US 4548707 A
This invention relates to secondary or tertiary recovery processes for the recovery of oil from subterranean oil-bearing reservoirs. More particularly, this invention relates to an improved method for the recovery of petroleum from underground reservoirs, which petroleum contains sulfonate surfactants and water and for a method of removing said sulfonate surfactants and water from petroleum produced from said recovery processes.
1. A method for the simultaneous removal of sulfonate and water from emulsion with oil containing sulfonate and water comprising intimately contacting said emulsion with monoamines, diamines, triamines or mixtures of these, wherein the amines are water soluble amines having at least one general formula selected from the group consisting of ##STR2## wherein X1, X2, and X3 are, independently, hydrogen, hydrocarbon groups containing no more than 7 carbon atoms, CH2 CH2 OH, CH2 CH(CH3)OH, and wherein X4, X5, X6, and R1 are, independently, hydrogen, straight, branched, cyclic or aromatic hydrocarbon groups containing no more than 7 carbon atoms, R is a straight, branched, cyclic, or aromatic hydrocarbon group containing no more than 7 carbon atoms, and wherein n and m are less than or equal to 7, and q is less than or equal to 20, which amines have been ethoxylated to a level of from about 40 to about 95% ethylene oxide by weight to form an ethoxylate, wherein such amine ethoxylates are present at a concentration from about 1×10-5 weight percent to about 10 weight percent, based on total emulsion weight, allowing the emulsion to separate into a sulfonate/water/ethoxylated amine phase and an oil phase, and recovering the oil phase.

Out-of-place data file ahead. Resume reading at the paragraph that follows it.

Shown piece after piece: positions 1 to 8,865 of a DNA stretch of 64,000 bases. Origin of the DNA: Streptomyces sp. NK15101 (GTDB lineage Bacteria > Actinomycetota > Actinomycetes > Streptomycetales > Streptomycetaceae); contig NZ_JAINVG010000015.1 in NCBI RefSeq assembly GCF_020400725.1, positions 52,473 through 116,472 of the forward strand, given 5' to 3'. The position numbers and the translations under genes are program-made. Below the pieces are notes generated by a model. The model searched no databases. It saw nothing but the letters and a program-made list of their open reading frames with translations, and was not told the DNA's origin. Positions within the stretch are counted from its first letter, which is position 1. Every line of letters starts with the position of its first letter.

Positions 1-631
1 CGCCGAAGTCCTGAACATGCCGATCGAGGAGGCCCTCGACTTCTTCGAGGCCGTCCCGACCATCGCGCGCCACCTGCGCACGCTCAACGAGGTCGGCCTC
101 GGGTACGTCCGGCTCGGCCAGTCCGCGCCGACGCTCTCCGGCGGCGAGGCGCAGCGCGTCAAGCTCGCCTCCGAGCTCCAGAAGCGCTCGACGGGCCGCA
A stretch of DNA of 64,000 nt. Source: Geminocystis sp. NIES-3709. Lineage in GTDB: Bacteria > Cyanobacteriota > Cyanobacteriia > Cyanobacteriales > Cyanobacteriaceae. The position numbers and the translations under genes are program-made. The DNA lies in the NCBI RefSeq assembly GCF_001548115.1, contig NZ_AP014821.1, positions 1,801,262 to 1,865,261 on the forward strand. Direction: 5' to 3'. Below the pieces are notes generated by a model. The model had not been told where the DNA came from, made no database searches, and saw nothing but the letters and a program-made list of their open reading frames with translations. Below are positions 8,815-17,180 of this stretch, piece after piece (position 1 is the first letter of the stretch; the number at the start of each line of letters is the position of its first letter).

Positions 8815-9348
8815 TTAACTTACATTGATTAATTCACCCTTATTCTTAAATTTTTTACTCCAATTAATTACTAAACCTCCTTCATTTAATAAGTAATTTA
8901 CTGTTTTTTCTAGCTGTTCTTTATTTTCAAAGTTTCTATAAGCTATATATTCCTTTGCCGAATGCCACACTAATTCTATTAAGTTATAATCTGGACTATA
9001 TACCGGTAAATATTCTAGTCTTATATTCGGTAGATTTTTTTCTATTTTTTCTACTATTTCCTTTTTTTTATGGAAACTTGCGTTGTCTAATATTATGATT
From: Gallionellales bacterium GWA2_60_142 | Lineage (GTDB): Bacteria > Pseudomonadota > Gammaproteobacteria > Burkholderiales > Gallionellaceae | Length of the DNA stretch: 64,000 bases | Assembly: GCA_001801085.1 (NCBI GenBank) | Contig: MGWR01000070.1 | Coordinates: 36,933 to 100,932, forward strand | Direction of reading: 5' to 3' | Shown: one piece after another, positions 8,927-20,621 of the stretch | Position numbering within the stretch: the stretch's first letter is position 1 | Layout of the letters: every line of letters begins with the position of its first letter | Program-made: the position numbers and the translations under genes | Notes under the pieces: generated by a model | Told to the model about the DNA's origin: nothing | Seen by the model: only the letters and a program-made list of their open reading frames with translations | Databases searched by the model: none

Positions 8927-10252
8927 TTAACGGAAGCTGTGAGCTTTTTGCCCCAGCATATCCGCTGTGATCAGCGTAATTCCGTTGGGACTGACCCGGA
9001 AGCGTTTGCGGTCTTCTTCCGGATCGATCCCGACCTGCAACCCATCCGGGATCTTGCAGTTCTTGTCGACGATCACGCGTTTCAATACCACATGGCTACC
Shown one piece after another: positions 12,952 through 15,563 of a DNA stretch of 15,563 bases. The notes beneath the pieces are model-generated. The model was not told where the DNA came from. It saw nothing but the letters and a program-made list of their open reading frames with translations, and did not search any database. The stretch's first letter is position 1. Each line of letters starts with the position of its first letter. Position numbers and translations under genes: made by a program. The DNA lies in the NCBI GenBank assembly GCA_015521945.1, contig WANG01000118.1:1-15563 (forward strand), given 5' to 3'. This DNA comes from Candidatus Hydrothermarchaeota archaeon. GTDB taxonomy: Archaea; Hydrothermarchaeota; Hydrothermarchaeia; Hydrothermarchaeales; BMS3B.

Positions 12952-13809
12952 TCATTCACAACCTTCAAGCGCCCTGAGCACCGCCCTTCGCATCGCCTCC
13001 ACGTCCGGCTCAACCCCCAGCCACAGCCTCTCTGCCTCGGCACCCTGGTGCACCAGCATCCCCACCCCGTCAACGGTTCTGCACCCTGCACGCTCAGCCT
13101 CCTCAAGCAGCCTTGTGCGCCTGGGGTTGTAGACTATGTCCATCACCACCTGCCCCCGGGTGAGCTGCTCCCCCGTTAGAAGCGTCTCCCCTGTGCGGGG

2. A method as described in claim 1 wherein the amine is selected from the group consisting of triethanol amine, diethanolamine, ethanolamine, methylamine, ethylamine, pentylamine, dimethylamine, methylpentylamine, methylhexylamine, ethylenediamine, hexamethylene diamine, 1,2-diaminocyclohexane, bis-hexamethylenetriamine, and spermene, or mixtures of these.
3. A method as described in claim 1 wherein the amine ethoxylates are used at a temperature of from about 10° C. to about 250° C.
4. A method as described in claim 1 wherein the sulfonate-containing oil is washed with fresh water and excess water separated from the oil prior to contacting with amine ethoxylates.
5. A method as described in claim 4 wherein the amine ethoxylates and sulfonates are separated and recovered.
This invention relates to a method for separation of sulfonate surfactants and water from recovered crude oil. More particularly, this invention relates to a separation technique wherein sulfonate surfactants and water are simultaneously removed from crude oil using low carbon atom amines ethoxylated to high levels.
Primary oil production from subterreanean oil bearing reservoirs is normally obtained by exploiting the natural energy of the reservoir in the form of water drive, gas cap drive, solution gas drive, and combinations of these methods. Oil remaining in the reservoir after primary energy sources have been depleted can be partially recovered by secondary recovery methods. One of the most common secondary recovery methods is waterflooding. Using this method, flooding water is injected into the reservoir through one or more injection wells traversing the oil bearing reservoir. The water displaces the oil in the reservoir and moves it through the reservoir toward one or more production wells from which oil is produced. However, this may recover only 30 to 50% of the remaining oil in place, thus leaving considerable quantities of oil remaining in the reservoir.